Written by: Madelynn Gevaert / Jan 19th 2023
As a new grower, you might be wondering which lighting set-up is perfect for you and your grow. This guide will help to explain the differences between LED, Fluorescent, HPS, and MH(HID) to help you choose which is best for your indoor grow.
LED (Light Emitting Diodes)
What are LED Grow Lights?
LED stands for light-emitting diodes. LED lights have been becoming increasingly popular for the modern indoor garden, and in greenhouses. The energy-efficient bulbs use up to 40% less energy, LED grow lights are by far the most energy and cost efficient bulbs on the market, all while having a much longer lifespan as well.
Pros and Cons of Growing with LED's
Energy-efficient, using up to 40% less energy.
LED's are more expensive upfront. However, they do not need to be replaced as often.
Lasts longer than most lighting options, with anywhere from 50,000 to 100,000 hours lifespan.
Harsh on the eyes. LED lights can cause LED radiation and cause irreversible damage to the retina if PPE is not worn.
Being more energy efficient, they also produce much less heat than something like an HPS set up.
Not enough heat output. If you aren't running a heater with this during colder seasons, your plants will not get enough warmth.
How do LED Grow Lights Work?
LED (Light Emitting Diode) grow lights are made of many LED chips that operate as diodes, which emit light at a specific wavelength and are able to produce different spectrums such as UV, blue and red are the most commonly used. Blue coloured LED lights are typically used for seedling and vegetative growth, whereas red coloured LED lights are better suited for use while plants are flowering or budding.
Fluorescent What are Fluorescent Lights? Fluorescent Lights are typically referred to as T5. These lights produce very small amounts of heat, making them good for smaller areas. Having a lower-intensity light output, these fixtures are best for small plants such as seedlings, clones, herbs and other things like microgreens and houseplants etc. These are not the best suited light for a primary light source for larger plants.
Pros and Cons of Growing With Fluorescent
Low heat levels, safer to place closer to plants.
Not a good option for plants that are in the flowering stage, more specifically for seedlings and clones.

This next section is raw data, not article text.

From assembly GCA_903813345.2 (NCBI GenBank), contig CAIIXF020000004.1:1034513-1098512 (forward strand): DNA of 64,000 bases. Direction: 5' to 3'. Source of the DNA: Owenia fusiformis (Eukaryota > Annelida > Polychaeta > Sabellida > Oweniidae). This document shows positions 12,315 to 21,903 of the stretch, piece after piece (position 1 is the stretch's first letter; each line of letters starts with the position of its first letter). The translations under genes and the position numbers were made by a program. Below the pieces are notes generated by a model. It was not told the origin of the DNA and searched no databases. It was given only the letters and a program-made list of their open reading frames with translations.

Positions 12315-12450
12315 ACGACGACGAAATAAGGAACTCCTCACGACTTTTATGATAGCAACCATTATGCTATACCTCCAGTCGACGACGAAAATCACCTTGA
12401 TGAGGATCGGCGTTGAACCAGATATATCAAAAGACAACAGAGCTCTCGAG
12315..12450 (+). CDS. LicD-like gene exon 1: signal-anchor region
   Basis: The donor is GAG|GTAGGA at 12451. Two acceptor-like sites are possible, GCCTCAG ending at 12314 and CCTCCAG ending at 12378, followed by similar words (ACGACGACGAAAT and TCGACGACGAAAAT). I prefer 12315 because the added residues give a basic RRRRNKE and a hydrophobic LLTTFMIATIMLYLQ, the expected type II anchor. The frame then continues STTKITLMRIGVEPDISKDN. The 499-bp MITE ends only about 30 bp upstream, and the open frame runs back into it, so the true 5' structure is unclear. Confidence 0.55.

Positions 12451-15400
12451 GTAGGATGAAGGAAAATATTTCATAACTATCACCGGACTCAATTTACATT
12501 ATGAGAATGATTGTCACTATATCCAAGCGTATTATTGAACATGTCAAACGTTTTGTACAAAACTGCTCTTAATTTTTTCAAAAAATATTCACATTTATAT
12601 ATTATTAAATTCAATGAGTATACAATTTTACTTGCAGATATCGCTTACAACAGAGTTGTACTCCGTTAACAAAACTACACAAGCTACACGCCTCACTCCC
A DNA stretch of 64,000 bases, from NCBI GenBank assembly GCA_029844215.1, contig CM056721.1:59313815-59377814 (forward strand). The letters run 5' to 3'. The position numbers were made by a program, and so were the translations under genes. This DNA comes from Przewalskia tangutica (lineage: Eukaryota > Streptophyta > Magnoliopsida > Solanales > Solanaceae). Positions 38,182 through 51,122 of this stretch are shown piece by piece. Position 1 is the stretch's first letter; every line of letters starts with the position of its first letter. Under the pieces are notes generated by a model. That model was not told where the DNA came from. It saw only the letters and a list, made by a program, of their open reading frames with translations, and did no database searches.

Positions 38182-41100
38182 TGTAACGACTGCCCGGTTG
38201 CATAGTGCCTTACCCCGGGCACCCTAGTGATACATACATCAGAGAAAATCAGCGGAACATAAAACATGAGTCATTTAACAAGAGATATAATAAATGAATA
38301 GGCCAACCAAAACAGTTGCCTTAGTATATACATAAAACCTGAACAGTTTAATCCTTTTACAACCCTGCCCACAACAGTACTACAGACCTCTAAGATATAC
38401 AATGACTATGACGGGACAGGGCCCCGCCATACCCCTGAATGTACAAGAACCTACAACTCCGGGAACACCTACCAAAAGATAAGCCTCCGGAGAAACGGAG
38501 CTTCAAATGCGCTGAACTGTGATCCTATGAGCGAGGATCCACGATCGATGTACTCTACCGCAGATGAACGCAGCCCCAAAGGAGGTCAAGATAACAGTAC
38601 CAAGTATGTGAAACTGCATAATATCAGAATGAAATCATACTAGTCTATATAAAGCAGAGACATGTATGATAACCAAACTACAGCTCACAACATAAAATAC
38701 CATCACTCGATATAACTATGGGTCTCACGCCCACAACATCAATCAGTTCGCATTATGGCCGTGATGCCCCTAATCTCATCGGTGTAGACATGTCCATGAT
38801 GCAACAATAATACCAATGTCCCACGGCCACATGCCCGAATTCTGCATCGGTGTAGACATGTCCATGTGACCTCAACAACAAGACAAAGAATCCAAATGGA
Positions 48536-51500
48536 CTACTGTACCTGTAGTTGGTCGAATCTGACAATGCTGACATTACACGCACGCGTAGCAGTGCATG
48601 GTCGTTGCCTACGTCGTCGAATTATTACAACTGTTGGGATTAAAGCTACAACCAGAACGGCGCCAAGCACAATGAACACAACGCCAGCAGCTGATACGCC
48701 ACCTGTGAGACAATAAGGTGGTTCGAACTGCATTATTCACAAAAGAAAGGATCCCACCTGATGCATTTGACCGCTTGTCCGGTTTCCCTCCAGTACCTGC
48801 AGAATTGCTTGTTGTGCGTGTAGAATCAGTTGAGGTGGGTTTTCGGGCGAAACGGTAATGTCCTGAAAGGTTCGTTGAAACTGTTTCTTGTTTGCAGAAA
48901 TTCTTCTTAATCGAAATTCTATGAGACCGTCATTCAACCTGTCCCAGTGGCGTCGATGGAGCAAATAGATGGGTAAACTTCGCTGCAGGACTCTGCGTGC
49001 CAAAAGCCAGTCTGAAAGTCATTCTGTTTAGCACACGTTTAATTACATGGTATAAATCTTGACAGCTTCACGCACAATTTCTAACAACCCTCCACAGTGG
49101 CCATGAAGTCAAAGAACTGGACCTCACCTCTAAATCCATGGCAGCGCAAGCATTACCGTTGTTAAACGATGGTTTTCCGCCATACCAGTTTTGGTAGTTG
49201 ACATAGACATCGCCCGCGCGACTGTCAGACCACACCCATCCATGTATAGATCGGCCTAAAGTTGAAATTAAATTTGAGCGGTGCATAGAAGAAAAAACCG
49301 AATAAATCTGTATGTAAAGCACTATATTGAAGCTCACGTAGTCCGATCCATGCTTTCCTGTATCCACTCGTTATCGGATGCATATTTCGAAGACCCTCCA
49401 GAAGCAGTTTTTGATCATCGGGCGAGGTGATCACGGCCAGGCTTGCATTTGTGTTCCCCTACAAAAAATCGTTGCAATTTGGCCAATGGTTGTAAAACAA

Generally more inexpensive, you don't need to replace the whole fixture if light is burnt out, only the bulb, compared to LED.
Not a good option for plants that are in the vegetative state, more specifically for seedlings and clones.
The spectrum resembles full daylight like the sun and covers more area than most kinds of grow lights.
Lifespan can be shortened significantly if being turned on and off too often, better to set with a timer.
How do Fluorescent Grow Lights Work?
Fluorescent grow lights work by utilizing an electric current to heat up the gas (argon - used to stop the oxygen in the light bulbs from corroding the hot tungsten filament). Once the gas has been heated up, ultraviolet light is emitted.
MH (Metal Halide)
What are MH Grow Lights?
MH or also known as Metal Halide is a type of HID are widely used in the cannabis industry. Providing efficient light and a deep canopy penetration MH lighting encourages faster growth resulting in strong plants and greener foliage. This kind of light is most often used during the vegetative stage of growth, due to the range of blue light that is offered.
Pros and Cons of Growing with MH
Efficient, these lights are more efficient and cost-effective than other HID lights.
Typically a higher price point, bulbs can be costly to replace.
MH bulbs offer a great penetration and offer a vast light supply compared to other lights.
High heat output, this could be an issue in smaller tents that don't have proper ventilation.
Lifespan, MH bulbs have a long lifespan, with some models lasting up to 10,000 hours.
Can be used during flowering, however it will not provide as much red light as needed.
How Do MH Grow Lights Work?
MH lights, like all HID (High Intensity Discharge) are a gas discharge lamp. This works as a current of electricity runs through the lamp causing mercury to heat up, turning into a gas which then in-turn produces light.
HPS (High Pressure Sodium)
What are HPS Grow Lights?
HPS (High Pressure Sodium) is another very common type of lighting used for growing, most commonly used during the flowering stage. These lights imitate the sun to a T, sometimes it even does better than natural sunlight, promoting flower and root growth. These lights have a great light output and spectrum and are able to grow a larger range of plants. That being said, these lights also output a great deal of heat, so it is important to have proper ventilation to avoid overheating and damage to the plants.
Pros And Cons Of Growing With HPS
Does exceptionally well during the flowering stage, the spectrum is made of red, orange and yellow wavelengths.
Very high heat output, if the light isn't far enough from the plants and the area doesn't have proper ventilation, you will damage your plants.
The dimmable ballast - a nice feature to be able to dim down your light and have more control over the output.
Bulbs don't last as long - HPS bulbs tend to last from 2,500 hours to 5,000 hours.
Affordable - HPS bulbs and fixtures tend to be relatively cheap compared to other light alternatives.
Costly on hydro bills - these types of lights require more energy to run, compared to an LED.
How do HPS Grow Lights Work?
HPS (High Pressure Sodium) lights are powered like all other HID (High Intensity Discharge) where an electric current is passed through a tube filled with either sodium, mercury or xenon, this current will heat up these chemicals, making them into a gas which then produces light.
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